- Article by Online Editor
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Hello. Back in 2000 I was invited to sit on a panel to select an architect for Marc and Eva Besen’s TarraWarra Museum of Art in the Yarra Valley. It was a limited competition and by invitation. Following an exhaustive interview process the list was whittled down to five architects: Wood/Marsh, Kerstin Thompson, Fender Katsalidis, Allan Powell and Sean Godsell. It came down to Powell and Godsell and, in the end, Allan Powell was selected with his delicate ‘fortress’ of rammed earth.
It was Sean Godsell’s proposal however – an uncompromisingly tough, elongated rectangular extrusion in rusted steel, with a glass lantern, clinging to the side of a hill, overlooking a lake – that created the most debate and discussion among the panel.
Godsell has never forgotten (or forgiven) – he didn’t agree with the decision – and still has the scheme on his website, stating, in part: “…we felt we had designed an appropriate building… rigorous and honest. We consoled ourselves with stories of famous architects whose schemes had been passed by and, in particular, of how Le Corbusier sometimes depicted himself as a boxer, a fighter. We determined after the result of this competition to always fight for what we believed.”
Godsell has since applied some of these design principles from TarraWarra in other buildings, including two of his most important residential projects, Peninsula House and St Andrews Beach House, both featured in this special issue of AR, together with RMIT Design Hub and the Edward Street House. Each, in its own way, is a contributor to Godsell’s reputation as one of our most trenchant form-makers.
Godsell’s architecture, if you are unfamiliar with it, is an architecture of object-making and the RMIT Design Hub is his biggest and most rigorous to date: a frosted ice-block of some 16,000 sand-blasted glass disks inside a frame of steel rings, standing on an axis with the Australian War Memorial on St Kilda Road, the two diametrically opposed in styles, and created as a centre for postgraduate education and research in design.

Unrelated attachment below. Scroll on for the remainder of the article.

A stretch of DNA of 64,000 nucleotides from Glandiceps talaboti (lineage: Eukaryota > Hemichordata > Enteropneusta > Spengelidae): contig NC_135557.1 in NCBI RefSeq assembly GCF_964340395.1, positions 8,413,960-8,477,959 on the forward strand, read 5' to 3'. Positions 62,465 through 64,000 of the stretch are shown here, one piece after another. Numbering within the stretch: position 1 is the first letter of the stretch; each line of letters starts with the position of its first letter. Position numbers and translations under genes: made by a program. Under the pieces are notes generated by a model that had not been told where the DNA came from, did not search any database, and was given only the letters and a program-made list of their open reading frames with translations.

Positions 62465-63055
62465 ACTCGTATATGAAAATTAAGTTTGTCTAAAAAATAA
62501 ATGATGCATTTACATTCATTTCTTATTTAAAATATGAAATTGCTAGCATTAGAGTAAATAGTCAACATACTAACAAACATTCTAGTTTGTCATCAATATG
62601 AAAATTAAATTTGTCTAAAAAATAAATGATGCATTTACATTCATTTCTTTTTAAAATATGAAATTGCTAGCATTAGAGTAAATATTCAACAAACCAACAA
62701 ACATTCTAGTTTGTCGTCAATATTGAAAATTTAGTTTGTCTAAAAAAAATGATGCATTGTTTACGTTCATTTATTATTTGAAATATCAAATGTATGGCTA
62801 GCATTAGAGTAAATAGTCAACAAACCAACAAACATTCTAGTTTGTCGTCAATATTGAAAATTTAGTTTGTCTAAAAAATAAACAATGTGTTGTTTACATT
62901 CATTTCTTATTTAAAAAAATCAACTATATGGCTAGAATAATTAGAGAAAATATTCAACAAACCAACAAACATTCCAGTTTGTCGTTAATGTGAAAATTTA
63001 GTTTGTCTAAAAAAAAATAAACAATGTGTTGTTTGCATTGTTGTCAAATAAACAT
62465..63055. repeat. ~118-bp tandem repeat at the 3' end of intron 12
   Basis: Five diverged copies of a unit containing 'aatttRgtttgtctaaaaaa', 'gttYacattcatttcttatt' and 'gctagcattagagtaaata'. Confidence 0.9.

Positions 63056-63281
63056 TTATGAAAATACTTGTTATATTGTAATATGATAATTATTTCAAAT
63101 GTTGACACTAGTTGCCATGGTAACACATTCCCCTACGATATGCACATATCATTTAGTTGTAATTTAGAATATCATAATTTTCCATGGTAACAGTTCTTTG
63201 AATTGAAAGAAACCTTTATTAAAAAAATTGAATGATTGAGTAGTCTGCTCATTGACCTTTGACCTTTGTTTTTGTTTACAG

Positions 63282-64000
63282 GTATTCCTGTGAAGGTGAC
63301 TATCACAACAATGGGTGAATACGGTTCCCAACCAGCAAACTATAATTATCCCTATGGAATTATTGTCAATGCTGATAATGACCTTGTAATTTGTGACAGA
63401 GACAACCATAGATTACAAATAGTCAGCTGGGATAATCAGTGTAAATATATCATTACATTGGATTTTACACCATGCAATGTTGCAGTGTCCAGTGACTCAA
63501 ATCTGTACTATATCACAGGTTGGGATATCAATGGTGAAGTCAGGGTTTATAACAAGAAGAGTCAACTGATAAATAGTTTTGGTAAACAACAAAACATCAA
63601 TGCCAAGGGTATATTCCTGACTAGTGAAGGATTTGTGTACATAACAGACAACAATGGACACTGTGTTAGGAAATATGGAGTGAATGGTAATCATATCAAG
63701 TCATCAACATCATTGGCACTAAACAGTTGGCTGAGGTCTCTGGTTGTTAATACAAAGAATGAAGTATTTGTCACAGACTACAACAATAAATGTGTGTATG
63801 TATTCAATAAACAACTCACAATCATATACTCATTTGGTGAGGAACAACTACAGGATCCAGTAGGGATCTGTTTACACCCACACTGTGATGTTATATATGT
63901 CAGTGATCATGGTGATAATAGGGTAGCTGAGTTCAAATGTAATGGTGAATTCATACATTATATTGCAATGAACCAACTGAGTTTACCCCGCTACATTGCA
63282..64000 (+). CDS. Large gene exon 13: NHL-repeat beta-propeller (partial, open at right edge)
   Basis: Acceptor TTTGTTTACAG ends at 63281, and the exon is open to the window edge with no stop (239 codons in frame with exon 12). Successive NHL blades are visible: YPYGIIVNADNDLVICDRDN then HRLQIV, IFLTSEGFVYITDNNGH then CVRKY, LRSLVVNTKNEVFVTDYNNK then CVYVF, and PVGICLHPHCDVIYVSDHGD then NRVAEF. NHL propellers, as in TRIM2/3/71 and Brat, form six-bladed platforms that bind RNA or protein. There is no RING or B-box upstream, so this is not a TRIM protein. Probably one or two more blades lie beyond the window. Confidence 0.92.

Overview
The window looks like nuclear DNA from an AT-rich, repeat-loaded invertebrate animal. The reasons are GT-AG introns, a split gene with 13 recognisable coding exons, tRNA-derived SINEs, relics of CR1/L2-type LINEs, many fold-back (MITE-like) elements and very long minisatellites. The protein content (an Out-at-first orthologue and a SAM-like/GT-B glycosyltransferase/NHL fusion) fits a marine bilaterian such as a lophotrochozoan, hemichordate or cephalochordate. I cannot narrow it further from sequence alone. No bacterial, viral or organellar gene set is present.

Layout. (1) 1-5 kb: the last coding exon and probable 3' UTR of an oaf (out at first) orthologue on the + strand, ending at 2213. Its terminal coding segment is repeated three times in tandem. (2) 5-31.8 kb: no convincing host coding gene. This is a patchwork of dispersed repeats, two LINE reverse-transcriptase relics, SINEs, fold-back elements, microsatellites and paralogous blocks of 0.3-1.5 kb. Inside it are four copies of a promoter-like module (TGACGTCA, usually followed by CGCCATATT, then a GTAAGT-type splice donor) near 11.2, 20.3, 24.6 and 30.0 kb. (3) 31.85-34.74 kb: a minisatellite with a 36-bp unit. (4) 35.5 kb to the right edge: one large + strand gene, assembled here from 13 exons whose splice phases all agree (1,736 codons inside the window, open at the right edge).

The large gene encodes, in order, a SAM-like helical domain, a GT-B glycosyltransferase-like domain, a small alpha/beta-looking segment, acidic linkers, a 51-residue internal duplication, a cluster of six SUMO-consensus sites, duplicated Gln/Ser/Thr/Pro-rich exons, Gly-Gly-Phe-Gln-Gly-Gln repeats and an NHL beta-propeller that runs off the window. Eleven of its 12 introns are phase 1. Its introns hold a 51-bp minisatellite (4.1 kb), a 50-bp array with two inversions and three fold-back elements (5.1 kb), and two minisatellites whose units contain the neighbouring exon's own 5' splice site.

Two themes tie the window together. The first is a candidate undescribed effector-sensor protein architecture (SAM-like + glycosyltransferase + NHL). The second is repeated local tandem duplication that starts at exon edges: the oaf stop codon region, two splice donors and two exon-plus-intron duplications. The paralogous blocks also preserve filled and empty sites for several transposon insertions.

The sand-blasted glass disks wrapping the cube work as a ‘smart skin’ to help control the building’s temperature and light levels, rotating and tracking the movement of the sun throughout the day. When it rains the disks become transparent, adding further dimension to the dynamic nature of its skin. It has, also, the capacity to be backlit and rear-projected, transforming it into one, giant digital billboard. And it is capable of being updated for new solar technologies as and when they are developed.
The drama outside extends inside, where Godsell’s relentless pursuit and exploration of purity of line and materials is expressed as a near- monochromatic palette of galvanised steel grating, mesh screens, white walls, black rubber floors and concrete, in an impressive sequence of flexible spaces, ramps and stairs.
For me, I wish Design Hub were taller, for at skyscraper height it would be truly remarkable, with its nebulous skin all but vanishing into the clouds.
This special issue is a departure for AR – for the first time we want to give our readers an opportunity to see a selected list of projects, side by side, from the hand of a single architect. Sean Godsell, it seemed to me, was the ideal architect to launch this idea. He is nothing if not single-minded. Determined and resolute, his buildings, particularly his rural and coastal houses – each a muscular structural performance, hidden behind veils of rusted steel lattice, sliding panels and remote controlled operable screens – work hard to manipulate enclosure and views, experiences of verticality and horizontality, control of temperature and air movement, light and shadow. “I like simple form and I like understatement,” he has said. “I don’t like figurative buildings and I don’t like allegory in architecture and I don’t like expressionism.”
Nic Dowse, graduate architect and urban beekeeper, has contributed an essay on Godsell’s exploration of the verandah as a pivotal influence on his work, its history in the harsh Australian condition and its role in traditional Japanese architecture. (Read also his incisive review of Godsell’s MPavilion at assemblepapers.com.au).
Godsell too has written an essay, ‘Thinking, Making’, offering insight into a way of working and a way of making architecture. For the four projects featured, Godsell himself provides the words to best describe each of these projects, alongside photographs by Earl Carter and Godsell’s own exquisite sketches and working drawings.
As I said earlier, this idea takes AR in a new direction. I hope you enjoy it.
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